Faster Than the Speed of Sound

An Important Figure in Talkies Leaves Us an Intriguing Clue About Projection Speeds in the Silent Film Era

As much as one may look at silent film the 1920s and feel like they are being run too fast, it’s important to be aware of what was actually happening in theaters at the time. The running speed of 90 feet per minute, or 24 fps, was chosen for sound film in 1926 by Western Electric because that was the average speed that films were being shown in theaters around the country. 

We know this from Western Electric’s Stanley Watkins, in an interview he gave in 1961 that’s quoted in Scott Eyman’s excellent book on the horserace of Movietone and Vitaphone sound systems, “The Speed Of Sound”. 

The average speed. Because there were theaters running film at speeds of “100 feet per minute and up”. 100 ft/min = 27 fps.

The other thing to remember about projection speeds is that cameramen were aware of the speeds their films were being shown, as were the directors and performers. They adjusted or compensated for the speed-up. But that’s a topic for another post (or you can watch “A Study in Undercranking”, the disc extra I did for Criterion’s release of “The Kid”).

In my research on projection speeds in the mid-to-late 1920s I have come across an occasional item. It takes some diligent searching on the Media History Digital Library’s “Lantern” search feature. I found something interesting recently in a report to the Society of Motion Picture Engineers in 1927. The Society added “Television” to its name a few decades later and may be known to you now as “SMPTE”.

Earl Sponable penned an article, or had given a talk, at the meeting of SMPE at the end of September 1927 entitled “Some Technical Aspects of the Movietone”. Sponable was the Technical Director of Fox-Case Corporation in New York; he and Theodore Case were key developers of the Movietone sound-on-film system.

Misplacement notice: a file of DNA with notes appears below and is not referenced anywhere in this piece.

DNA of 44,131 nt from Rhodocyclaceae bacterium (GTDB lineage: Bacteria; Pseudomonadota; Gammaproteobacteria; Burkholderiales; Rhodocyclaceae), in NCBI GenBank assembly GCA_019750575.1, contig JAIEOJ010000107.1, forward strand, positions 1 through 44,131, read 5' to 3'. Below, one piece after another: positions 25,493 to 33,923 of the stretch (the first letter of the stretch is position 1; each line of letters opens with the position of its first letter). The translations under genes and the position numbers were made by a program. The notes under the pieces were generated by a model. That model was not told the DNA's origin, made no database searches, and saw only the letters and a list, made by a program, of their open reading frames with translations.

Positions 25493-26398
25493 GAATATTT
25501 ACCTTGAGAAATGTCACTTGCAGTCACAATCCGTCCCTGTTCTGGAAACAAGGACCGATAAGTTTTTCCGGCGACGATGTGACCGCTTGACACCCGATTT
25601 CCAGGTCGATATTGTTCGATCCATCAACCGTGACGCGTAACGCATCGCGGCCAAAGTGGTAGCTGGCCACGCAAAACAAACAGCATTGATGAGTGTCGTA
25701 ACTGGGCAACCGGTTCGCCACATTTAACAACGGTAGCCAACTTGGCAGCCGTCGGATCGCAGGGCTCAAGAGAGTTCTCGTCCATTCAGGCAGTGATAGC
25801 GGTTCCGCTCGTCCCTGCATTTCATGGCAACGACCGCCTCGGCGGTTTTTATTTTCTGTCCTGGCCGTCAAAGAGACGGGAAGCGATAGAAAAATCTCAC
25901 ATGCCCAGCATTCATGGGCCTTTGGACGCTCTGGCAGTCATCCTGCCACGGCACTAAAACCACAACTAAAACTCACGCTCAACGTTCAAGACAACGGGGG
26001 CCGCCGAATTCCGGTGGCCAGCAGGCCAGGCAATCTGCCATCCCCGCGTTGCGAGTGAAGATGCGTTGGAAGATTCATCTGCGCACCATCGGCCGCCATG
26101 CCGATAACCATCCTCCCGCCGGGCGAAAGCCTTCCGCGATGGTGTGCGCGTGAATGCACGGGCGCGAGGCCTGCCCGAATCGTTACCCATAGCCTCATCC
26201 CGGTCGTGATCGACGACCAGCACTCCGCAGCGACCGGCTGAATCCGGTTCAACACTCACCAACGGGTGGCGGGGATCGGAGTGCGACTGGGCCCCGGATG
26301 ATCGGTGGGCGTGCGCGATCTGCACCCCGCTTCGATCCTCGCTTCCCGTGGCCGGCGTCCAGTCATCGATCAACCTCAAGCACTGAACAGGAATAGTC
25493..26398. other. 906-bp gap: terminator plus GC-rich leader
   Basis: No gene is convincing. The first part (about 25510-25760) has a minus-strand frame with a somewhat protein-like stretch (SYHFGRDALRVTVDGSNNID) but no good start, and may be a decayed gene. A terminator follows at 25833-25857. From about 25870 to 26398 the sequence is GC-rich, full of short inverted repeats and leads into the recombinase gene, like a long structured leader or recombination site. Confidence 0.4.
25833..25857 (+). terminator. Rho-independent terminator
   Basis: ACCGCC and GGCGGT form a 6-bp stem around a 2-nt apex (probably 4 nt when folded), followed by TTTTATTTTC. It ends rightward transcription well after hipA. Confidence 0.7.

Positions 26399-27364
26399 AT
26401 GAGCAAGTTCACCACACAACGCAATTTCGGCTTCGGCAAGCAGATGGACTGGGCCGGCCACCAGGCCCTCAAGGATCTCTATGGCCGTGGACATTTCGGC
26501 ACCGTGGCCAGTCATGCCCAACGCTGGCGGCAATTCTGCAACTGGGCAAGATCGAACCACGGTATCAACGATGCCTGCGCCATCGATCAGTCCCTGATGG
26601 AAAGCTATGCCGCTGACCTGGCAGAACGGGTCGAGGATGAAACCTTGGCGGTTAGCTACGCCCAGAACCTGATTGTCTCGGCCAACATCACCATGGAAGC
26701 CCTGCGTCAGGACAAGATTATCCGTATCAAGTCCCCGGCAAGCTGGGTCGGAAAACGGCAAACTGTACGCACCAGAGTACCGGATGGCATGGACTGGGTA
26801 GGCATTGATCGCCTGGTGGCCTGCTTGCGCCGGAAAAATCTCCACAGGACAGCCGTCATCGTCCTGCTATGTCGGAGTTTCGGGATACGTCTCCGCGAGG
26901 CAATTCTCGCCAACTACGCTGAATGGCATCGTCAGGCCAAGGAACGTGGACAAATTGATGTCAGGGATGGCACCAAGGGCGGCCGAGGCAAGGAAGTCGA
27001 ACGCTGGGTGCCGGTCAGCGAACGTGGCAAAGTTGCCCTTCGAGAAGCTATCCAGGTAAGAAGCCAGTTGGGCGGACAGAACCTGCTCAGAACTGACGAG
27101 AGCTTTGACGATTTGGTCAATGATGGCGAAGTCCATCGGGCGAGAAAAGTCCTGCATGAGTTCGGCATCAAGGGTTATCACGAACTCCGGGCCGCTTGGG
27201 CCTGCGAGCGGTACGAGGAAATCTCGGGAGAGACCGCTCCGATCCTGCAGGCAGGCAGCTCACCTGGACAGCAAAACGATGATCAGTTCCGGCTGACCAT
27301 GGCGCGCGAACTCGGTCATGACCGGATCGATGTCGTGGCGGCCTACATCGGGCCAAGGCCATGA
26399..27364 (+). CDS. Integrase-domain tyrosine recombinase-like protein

The talk Sponable gave and the printed edition of it is mostly about recording and sound reproduction, but at one point in a segment in the printed report listed as “Discussion”  he was discussing the finer points of the Movietone sound system, and at one point the conversation veers into running speeds. A Mr. F.H. Richardson, a member of the Board of Governors, asks about the effect that oil on the film would have in sound reproduction. Sponable answers this and then veers into projection speeds for talking pictures, and references the Society’s arriving at a standard speed of 90 feet per minute for talkies, after some back and forth between using 85 or 90.

What he says next I found fascinating.

“In connection with the Society’s standard, I have been unable to find any New York theater which is running film at 85 feet a minute; the present normal speed is 105 feet (italics mine), and on Sundays often 120 feet per minute is used in order to get in an extra show.”

105 feet per minute is 28 frames per second. 

So…people were seeing films at 28 fps in many theaters by 1927. And sometimes at 32 fps on Sundays. 

Earl Sponable 105 feet per minute

You can read the whole article here.

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